QUEZON CITY – Local officials and private sector representatives admitted that the eventual ratification of the Organic Act of the Cordillera will be another tough task ahead for concerned stakeholders of the realization of the constitutional mandate for the establishment of an autonomous region in Muslim Mindanao and the Cordillera and the historic completion of the government’s peace process in both the north and the south.
The contention of concerned local officials and private sector representatives came after Mindanao lawmakers conveyed their all-out support for the passage of House Bill (HB) 5343, or the bill that seeks to establish an Autonomous Region in the Cordillera (ARC), during the initial public hearing called for by the House committee on local government to start the ball rolling for the passage of the pending autonomy law.
Mountain Province Gov. Bonifacio Lacwasan, Jr. underscored the importance of cascading to the grassroots level the pertinent provisions of the autonomy law so that Cordillerans will be convinced to vote in favour of the establishment of the ARC once the Organic Act will be submitted to the electorate for ratification during a plebiscite scheduled for the purpose.
He claimed that while the Regional Development Council (RDC) in the Cordillera was able to gain headway in lobbying with influential lawmakers in both chambers of Congress for the approval of the pending autonomy bills, there is a need for the concerned stakeholders to intensify the aggressive information education campaign being conducted to further improve the awareness of the people on the region’s quest for autonomy and convince them to vote in favor of the autonomy law that will be enacted.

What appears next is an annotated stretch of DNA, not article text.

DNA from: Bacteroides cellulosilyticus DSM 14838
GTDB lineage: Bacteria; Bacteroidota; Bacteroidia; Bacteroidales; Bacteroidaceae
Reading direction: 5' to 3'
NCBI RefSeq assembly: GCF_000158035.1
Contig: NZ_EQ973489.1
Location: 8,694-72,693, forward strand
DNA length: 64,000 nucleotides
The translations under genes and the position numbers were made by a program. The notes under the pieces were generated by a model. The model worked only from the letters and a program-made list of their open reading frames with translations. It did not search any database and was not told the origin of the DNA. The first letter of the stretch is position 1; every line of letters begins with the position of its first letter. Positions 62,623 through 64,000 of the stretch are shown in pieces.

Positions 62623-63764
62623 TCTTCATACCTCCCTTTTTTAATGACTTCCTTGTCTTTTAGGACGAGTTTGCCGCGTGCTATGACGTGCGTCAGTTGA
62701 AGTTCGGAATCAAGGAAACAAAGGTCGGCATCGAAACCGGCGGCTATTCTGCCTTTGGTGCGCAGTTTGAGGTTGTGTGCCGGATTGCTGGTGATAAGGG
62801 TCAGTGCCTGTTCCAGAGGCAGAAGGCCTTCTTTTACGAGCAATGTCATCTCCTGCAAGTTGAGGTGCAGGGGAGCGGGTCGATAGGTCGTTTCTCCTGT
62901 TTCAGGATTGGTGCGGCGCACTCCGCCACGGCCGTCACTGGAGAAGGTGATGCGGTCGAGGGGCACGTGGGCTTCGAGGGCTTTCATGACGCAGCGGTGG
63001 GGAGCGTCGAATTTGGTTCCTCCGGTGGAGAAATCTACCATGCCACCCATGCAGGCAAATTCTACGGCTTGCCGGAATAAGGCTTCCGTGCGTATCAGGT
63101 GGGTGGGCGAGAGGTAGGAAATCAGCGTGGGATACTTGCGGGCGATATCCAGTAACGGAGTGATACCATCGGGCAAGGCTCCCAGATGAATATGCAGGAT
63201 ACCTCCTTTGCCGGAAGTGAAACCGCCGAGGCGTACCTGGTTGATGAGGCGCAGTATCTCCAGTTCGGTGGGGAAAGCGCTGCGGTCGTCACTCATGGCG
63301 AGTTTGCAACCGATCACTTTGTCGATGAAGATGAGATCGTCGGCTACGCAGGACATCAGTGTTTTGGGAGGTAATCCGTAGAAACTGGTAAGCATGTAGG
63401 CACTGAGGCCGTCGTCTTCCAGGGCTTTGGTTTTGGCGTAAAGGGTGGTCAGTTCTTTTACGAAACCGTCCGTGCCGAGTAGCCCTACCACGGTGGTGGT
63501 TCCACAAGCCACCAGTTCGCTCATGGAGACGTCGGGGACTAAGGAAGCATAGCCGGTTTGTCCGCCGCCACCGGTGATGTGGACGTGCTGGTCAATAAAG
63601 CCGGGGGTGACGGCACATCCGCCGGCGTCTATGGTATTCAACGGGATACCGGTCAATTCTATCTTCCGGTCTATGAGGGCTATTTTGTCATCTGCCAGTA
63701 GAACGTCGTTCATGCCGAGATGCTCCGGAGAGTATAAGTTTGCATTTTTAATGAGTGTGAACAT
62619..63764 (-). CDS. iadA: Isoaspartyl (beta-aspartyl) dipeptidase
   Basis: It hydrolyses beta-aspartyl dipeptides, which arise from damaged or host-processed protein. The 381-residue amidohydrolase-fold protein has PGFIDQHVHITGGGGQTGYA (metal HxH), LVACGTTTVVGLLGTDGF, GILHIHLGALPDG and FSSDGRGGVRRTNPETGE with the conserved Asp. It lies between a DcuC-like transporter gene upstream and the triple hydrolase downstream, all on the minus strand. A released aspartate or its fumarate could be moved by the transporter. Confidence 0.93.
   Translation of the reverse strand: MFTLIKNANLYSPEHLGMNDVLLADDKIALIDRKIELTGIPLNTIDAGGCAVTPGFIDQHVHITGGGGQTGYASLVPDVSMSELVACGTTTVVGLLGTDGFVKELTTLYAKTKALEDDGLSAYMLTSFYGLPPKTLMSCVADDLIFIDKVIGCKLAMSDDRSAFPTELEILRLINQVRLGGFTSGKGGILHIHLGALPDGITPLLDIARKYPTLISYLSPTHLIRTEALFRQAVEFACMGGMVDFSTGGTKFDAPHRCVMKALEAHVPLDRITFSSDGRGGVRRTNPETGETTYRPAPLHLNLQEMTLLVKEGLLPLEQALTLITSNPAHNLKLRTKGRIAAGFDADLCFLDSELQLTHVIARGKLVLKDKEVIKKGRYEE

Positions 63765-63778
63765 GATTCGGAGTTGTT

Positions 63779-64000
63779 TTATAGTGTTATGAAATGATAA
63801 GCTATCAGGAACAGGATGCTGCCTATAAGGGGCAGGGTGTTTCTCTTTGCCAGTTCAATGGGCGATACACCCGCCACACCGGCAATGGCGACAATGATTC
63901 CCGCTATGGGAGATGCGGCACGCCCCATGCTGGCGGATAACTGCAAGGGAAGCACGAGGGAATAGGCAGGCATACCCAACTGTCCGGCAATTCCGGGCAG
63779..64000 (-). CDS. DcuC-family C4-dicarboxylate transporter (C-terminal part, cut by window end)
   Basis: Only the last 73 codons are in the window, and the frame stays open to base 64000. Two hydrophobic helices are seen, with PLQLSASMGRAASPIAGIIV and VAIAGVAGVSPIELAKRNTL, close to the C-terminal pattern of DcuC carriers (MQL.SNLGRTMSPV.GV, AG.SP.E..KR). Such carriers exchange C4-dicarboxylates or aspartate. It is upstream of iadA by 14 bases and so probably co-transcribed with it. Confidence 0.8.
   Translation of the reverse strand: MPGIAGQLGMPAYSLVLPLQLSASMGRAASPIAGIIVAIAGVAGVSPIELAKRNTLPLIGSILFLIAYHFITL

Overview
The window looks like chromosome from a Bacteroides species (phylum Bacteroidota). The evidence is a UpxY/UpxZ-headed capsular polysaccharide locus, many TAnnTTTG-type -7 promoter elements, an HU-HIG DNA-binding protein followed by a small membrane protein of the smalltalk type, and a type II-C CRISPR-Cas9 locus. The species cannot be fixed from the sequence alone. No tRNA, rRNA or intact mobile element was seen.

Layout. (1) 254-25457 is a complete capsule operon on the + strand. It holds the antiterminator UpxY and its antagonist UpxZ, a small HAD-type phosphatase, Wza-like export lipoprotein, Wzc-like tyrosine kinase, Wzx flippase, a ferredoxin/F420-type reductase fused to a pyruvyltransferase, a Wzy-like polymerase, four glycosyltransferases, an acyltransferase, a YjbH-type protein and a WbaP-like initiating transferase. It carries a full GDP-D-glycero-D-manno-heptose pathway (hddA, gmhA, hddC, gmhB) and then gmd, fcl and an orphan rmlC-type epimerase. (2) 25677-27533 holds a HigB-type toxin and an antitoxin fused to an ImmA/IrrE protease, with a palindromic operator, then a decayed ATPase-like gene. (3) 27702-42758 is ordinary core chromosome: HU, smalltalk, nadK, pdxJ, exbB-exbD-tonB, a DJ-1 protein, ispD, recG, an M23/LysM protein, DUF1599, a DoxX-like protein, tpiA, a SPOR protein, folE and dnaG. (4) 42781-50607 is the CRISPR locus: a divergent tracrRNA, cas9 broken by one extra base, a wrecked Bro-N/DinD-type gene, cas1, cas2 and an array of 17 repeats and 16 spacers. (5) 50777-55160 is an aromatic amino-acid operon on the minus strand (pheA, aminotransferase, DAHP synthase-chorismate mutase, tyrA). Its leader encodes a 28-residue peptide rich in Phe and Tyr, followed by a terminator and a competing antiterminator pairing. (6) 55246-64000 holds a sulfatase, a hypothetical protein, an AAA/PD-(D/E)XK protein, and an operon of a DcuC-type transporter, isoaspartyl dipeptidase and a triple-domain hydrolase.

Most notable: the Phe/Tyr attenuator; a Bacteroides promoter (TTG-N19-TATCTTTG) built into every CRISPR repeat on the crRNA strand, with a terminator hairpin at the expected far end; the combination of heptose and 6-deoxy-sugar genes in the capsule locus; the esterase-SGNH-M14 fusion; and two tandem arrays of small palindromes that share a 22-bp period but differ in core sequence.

“We are elated over the latest developments on our renewed quest for autonomy considering the commitment of our senators and our congressmen to pass the pending autonomy bills. We must also sustain our part of the equation by making sure that our people understand our clamor for autonomy so that they will be convinced to vote in favour of the Organic Act once it will be submitted to us for ratification,” Lacwasan stressed.
Apayao Gov. Elias C. Bulut, Jr. pointed out that the gains Cordillera had achieved in advancing the pending autonomy bills should not go to waste considering that the present administration has given the region its third and final chance to achieve autonomy, highlighting the need for all sectors to unite and drum beat the clamor for autonomy and to empower the people to rally behind it once enacted into law.
Bulut explained that Apayao voted in favour of autonomy during the second attempt for the region to achieve autonomous status on March 7, 1998 because the people of the province clearly understood the real essence of self-governance in charting the growth and development of remote provinces. Apayao remains committed to be one of the provinces that will ratify the Organic Act when submitted to the people for ratification.
He agreed to the contention that both autonomy and federalism are not mutually exclusive but instead complimentary. It is best for the region to achieve autonomy before federalism because the established autonomous region will still get the benefits of a federated region when the shift to federalism will take place.